The plastic island, known as "The Great Pacific Garbage Patch," has grown 100-fold in 40 years.
Scientists from Scripps Institution of Oceanography in San Diego traveled to the plastic island - the size of Texas - and found insects called "sea skaters" or "water striders" are using the trash as a place to lay their eggs in greater numbers than before.
In their research, published in the Royal Society journal Biology Letters, scientists noted that nearly 10 percent of fish in the area had eaten micro-plastic:
"During the voyage the researchers, who concentrated their studies a thousand miles west of California, documented an alarming amount of human-generated trash, mostly broken down bits of plastic the size of a fingernail floating across thousands of miles of open ocean."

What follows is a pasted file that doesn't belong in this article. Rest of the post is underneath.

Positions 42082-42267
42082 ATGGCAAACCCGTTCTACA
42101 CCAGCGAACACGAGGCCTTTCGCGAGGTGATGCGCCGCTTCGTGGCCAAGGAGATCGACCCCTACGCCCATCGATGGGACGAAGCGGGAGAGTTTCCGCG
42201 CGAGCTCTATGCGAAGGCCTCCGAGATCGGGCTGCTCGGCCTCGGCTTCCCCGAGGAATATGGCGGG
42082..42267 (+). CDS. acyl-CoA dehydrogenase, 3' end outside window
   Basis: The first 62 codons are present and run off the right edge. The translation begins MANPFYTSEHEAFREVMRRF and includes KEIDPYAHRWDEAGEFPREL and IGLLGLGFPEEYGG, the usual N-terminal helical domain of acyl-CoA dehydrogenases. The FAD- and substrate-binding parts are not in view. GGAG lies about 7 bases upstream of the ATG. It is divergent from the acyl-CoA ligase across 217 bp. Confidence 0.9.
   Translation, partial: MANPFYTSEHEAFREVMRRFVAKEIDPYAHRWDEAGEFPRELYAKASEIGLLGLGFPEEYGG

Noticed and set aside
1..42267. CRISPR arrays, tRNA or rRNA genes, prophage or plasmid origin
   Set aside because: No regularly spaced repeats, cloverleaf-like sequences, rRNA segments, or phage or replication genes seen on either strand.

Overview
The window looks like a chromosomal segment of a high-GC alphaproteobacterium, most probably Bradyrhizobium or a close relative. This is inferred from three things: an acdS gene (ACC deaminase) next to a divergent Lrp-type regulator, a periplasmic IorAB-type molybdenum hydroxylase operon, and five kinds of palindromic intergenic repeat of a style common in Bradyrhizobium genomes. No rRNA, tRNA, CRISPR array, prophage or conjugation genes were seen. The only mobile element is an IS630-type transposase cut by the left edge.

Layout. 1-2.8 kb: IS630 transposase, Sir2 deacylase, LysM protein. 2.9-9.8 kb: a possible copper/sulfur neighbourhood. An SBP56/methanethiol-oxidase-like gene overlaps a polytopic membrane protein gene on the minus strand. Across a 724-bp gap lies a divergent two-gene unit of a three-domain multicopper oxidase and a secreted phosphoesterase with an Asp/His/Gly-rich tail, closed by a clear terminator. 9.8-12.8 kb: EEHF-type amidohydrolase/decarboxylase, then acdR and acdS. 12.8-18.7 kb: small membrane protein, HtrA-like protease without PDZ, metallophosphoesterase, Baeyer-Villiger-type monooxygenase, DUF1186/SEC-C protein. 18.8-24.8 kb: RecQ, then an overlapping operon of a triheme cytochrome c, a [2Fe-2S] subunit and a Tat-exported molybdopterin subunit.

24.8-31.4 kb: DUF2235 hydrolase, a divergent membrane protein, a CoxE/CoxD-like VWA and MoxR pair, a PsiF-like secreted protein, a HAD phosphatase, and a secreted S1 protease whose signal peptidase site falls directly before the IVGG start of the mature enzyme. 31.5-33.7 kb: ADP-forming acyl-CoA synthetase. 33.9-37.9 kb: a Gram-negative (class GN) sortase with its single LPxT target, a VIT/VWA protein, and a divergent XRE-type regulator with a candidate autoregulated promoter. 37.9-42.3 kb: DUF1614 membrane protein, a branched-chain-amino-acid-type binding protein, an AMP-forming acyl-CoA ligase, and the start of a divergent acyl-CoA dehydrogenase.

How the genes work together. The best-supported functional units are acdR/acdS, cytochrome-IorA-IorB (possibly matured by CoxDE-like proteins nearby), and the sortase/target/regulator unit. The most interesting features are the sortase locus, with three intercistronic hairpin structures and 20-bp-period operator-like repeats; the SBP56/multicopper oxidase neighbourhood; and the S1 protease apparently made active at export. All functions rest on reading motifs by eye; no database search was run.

The Great Pacific Garbage Patch was created by plastic waste that finds its way into the sea and is then swept into one area, the North Pacific Subtropical Convergence Zone, by circulating ocean currents known as a gyre.